Writers can work pretty much everywhere, at least in those stages of their work where they can rely on a laptop, which can be easily carried around. They can work in a library, in the park, or in their favorite coffee shop. But ultimately, writers—especially those who write works that take lengthy durations—need a central working environment, and the most convenient one would be their home. After all, home is where we’re usually most comfortable in, most flexible in, and tend to spend most of our time in. The thing is, though, that before you ever started writing you’ve already built your living space around you in way that is comfortable for you. You’ve done so to the best of your ability, and it has likely become routine, living that way. Whether you live alone, or with a partner or a roommate, or perhaps you have your family with you, your living space, yours and theirs, is already organized in a way that you’re all used to. Everything has its place, but there’s likely no space for everything, there nearly never is, is there? Family, work, hobbies, life, they all fill the space we have. And now that you’re writing, whether writing is your full-time work or whether it still occupies only a minor part of your time and you have another job you go to every day, you need to find a way to fit into that already-established, already-organized, limited living space, a place for you to write in. Just like you allocate time to writing within a schedule that might include daily errands, another job, the precious hours that you spend with family and friends, and whatever other tasks you might have set aside time for in your busy life, you need to allocate to yourself within a living space occupied also by your life outside writing and by the people around you some sort of workspace you can do your writing in comfortably enough to focus with as few distractions as possible.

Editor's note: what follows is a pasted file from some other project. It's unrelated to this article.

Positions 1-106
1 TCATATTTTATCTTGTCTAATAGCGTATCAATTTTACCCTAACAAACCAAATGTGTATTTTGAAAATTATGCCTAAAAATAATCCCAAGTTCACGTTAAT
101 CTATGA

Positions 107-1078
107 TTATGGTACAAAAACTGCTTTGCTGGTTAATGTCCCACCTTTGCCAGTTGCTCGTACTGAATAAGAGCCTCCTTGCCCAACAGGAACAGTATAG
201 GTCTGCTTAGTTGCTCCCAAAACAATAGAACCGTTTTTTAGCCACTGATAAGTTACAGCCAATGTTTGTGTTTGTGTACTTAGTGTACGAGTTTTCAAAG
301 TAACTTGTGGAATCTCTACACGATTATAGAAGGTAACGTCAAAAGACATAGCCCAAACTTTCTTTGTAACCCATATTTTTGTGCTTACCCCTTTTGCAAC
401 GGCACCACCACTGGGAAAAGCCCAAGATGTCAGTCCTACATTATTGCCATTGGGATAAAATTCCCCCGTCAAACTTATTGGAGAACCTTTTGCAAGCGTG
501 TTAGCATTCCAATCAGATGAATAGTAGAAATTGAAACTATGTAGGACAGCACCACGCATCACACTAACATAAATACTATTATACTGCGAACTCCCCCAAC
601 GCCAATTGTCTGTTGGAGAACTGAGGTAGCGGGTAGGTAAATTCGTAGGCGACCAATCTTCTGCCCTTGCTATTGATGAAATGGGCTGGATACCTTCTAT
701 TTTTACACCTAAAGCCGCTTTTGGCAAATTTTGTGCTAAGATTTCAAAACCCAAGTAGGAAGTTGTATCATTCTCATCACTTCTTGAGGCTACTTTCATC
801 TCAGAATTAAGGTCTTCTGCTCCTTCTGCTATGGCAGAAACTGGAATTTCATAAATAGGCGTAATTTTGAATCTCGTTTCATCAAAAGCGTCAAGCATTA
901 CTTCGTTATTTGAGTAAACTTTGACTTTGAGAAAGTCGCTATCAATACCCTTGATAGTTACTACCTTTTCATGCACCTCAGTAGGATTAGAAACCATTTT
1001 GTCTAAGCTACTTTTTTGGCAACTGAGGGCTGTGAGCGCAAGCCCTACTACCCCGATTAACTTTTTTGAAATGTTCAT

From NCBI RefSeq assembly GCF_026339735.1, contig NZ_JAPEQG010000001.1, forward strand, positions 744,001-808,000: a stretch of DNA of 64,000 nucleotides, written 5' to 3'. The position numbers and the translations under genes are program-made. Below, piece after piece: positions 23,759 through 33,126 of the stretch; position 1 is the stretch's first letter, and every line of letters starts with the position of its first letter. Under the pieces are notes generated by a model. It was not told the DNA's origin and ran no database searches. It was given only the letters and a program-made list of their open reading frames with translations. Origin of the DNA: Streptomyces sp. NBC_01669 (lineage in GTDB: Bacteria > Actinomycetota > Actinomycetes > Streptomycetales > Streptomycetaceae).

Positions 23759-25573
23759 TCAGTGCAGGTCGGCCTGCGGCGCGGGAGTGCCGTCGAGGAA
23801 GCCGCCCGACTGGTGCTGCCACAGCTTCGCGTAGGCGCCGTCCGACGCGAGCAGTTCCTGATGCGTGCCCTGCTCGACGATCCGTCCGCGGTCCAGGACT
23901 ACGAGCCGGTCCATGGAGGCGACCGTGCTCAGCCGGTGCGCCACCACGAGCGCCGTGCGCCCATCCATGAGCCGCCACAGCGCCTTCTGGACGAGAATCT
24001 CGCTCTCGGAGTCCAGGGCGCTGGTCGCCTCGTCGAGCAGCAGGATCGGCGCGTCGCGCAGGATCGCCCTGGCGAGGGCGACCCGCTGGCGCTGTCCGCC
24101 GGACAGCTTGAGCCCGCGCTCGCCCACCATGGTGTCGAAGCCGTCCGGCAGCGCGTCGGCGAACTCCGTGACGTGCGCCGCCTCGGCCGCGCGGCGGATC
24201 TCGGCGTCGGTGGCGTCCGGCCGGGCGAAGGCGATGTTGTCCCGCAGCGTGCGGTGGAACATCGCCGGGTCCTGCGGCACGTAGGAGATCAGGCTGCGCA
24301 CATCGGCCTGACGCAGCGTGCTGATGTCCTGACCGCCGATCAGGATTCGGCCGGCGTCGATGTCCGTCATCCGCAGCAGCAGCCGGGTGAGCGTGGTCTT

And that’s not always easy. Author can tell you that while she had another full-time job, one that required its own workspace in her home, she found it difficult to allocate space to her writing. It had place on her laptop—that was the easy part—and a single drawer, that’s all. Only when writing became her full-time work did she begin to seriously accumulate reference books and research material, and the hardcopies started piling up—yes, Author likes to use them now and then, you already know that from this blog’s first year. And Author can tell you that she is still grappling with the space issue, still constantly changing her workspace as her needs as a writer grow. And the same goes for Sister. As the one who takes Author & Sister’s books from publication onward, just imagine the kind of space she needs, with laptops, a tablet and a phone, with notebooks and sticky notes (lots and lots of them, hanging everywhere). Yes, space is an issue.